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Iraqis call for holy war against U.S. after fatal explosion at Mosque

FALLUJAH, Iraq—An explosion late Monday in a mosque compound in Fallujah that killed 10 Iraqis, including the mosque's spiritual leader, has enraged the city's residents and prompted calls for a holy war against the United States.

People in Fallujah said Tuesday that American forces launched a missile into the mosque, a charge the U.S. military denied.

While Fallujah, about an hour west of Baghdad, has been a hot spot of fighting between residents and U.S. troops for months, the anti-American rhetoric and threats of violent response are reaching a new peak, with calls for Islamic jihad, or holy war.

Elsewhere in Iraq, violence continued. In Baghdad, two rocket-propelled grenade attacks on American troops in Humvee patrols injured a total of six soldiers and killed one Iraqi interpreter. U.S. troops shot and killed two Iraqis in a vehicle that didn't stop at a checkpoint that was set up to protect a visiting delegation of American senators.

To the north, the chief of Saddam Hussein's tribe in Tikrit was reported dead after a shooting Sunday, in what may have been a revenge killing. The sheik had spoken out recently against the deposed dictator, who remains missing.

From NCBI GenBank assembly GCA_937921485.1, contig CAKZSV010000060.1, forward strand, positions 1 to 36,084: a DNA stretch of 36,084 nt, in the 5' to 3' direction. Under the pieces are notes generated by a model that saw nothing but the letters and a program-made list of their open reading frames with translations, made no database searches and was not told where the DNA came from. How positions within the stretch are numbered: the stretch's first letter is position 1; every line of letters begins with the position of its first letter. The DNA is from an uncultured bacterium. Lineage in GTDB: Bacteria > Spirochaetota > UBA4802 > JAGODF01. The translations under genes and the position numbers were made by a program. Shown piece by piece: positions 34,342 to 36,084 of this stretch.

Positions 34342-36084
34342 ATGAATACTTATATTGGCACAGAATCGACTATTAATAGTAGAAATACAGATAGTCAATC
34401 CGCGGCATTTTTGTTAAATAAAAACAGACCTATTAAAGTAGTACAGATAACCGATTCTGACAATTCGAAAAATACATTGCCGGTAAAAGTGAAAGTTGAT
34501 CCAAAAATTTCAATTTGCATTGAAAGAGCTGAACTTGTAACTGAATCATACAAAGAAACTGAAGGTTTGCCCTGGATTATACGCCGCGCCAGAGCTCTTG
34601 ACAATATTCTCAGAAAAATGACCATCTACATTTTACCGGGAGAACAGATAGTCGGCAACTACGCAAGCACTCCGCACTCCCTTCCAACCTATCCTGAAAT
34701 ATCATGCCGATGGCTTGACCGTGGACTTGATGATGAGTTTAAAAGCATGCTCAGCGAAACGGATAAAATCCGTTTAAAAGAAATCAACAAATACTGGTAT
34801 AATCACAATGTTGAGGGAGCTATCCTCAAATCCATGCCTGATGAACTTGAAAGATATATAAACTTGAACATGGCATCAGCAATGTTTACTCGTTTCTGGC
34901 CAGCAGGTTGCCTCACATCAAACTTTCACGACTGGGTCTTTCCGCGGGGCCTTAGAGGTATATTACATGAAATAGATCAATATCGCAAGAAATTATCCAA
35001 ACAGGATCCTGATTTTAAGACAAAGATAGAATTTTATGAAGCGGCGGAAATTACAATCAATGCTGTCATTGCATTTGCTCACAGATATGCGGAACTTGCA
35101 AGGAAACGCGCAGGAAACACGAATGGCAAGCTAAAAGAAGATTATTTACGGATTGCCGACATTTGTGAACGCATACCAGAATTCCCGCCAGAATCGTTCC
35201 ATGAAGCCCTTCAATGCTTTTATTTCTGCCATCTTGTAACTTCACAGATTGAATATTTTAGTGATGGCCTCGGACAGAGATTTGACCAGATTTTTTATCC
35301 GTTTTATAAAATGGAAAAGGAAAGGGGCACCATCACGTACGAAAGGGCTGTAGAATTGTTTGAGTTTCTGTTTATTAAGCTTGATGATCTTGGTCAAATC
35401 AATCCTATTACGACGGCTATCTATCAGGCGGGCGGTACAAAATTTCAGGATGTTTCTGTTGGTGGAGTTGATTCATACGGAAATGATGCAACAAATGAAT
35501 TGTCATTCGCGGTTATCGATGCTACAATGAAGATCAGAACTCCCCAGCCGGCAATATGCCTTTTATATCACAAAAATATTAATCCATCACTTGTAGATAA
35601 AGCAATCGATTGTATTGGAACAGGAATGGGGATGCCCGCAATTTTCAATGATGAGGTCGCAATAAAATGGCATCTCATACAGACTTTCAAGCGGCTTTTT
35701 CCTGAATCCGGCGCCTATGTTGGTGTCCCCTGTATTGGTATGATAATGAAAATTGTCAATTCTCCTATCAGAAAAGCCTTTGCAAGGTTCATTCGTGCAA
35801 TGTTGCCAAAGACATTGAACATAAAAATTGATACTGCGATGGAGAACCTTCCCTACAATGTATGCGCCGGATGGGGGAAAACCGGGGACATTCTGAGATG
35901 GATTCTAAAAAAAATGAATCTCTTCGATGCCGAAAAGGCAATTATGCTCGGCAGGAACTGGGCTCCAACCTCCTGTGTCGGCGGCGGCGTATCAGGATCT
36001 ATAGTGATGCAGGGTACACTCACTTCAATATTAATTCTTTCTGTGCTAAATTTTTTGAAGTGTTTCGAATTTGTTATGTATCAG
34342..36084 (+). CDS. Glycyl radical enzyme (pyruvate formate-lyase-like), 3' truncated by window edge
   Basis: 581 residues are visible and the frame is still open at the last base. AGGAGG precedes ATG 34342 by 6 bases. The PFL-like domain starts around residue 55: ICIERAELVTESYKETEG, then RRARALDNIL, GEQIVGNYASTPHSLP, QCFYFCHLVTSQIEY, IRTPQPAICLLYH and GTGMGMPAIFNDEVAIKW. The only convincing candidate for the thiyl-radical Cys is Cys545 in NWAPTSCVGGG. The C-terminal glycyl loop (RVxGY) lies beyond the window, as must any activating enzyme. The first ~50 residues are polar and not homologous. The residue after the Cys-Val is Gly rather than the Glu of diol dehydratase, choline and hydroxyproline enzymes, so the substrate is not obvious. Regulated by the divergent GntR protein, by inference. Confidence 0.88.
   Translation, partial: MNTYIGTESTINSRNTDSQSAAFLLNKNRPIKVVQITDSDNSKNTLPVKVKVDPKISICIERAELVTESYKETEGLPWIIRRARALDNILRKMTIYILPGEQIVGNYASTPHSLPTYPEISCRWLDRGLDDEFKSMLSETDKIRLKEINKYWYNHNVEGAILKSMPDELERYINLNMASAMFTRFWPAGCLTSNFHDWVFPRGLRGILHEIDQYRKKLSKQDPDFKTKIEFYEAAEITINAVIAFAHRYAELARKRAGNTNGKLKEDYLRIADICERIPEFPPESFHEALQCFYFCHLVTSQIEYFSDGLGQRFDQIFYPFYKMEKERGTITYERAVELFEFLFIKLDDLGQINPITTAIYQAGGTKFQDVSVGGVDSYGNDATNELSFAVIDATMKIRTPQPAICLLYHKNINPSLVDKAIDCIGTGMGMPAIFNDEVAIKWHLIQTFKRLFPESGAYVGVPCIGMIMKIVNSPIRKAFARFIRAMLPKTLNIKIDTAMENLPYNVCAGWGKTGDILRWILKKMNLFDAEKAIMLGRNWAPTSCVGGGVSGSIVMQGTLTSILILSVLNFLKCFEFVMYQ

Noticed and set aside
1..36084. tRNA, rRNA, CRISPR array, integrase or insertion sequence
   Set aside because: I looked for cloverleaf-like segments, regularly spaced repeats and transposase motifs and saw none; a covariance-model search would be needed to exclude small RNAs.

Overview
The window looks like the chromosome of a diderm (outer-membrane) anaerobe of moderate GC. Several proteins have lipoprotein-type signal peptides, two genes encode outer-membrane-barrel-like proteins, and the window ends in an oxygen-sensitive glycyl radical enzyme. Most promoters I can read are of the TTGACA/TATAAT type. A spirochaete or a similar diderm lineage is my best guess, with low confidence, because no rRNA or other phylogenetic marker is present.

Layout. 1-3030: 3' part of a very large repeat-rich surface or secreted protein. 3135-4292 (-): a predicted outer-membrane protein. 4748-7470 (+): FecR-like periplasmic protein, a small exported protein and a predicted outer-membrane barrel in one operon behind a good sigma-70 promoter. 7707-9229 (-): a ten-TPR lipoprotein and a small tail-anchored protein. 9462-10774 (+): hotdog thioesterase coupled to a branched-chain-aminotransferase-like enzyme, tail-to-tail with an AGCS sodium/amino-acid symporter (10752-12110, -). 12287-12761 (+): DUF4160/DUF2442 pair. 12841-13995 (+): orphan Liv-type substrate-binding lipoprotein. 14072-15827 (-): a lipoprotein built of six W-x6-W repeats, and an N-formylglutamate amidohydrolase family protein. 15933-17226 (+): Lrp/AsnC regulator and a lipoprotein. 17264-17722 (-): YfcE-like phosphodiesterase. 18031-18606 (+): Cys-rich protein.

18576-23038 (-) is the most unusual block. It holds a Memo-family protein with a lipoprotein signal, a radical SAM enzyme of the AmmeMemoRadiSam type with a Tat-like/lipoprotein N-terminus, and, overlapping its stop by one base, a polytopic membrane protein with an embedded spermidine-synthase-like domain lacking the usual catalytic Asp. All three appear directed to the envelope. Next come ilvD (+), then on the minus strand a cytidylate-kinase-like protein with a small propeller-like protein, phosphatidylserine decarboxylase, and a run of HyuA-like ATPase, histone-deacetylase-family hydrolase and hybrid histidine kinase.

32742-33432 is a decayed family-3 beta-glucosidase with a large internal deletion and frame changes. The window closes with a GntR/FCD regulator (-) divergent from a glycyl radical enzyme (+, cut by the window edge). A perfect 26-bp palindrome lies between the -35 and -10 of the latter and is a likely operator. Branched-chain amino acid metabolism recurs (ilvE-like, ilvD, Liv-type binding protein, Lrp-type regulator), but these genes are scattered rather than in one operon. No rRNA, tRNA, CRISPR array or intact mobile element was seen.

In Baghdad, L. Paul Bremer, the top U.S. civilian in Iraq, remained upbeat. "Day by day, conditions in Iraq continue to improve," he said. "Freedom becomes more and more entrenched, and the dark days of the Baathist regime are further and further back in people's memories."

But in Washington, U.S. officials said Bremer was asking for more troops and dozens more American officials to help bring order to Iraq. Secretary of Defense Donald H. Rumsfeld was reviewing the request, said the U.S. officials, who spoke on the condition of anonymity.

Bremer's request underscores the deepening difficulties his small civilian staff and some 158,000 American-led troops are having maintaining order and restoring basic services in some parts of Iraq. It also conflicts with his upbeat assessment Tuesday and similarly rosy public statements by Rumsfeld and President Bush.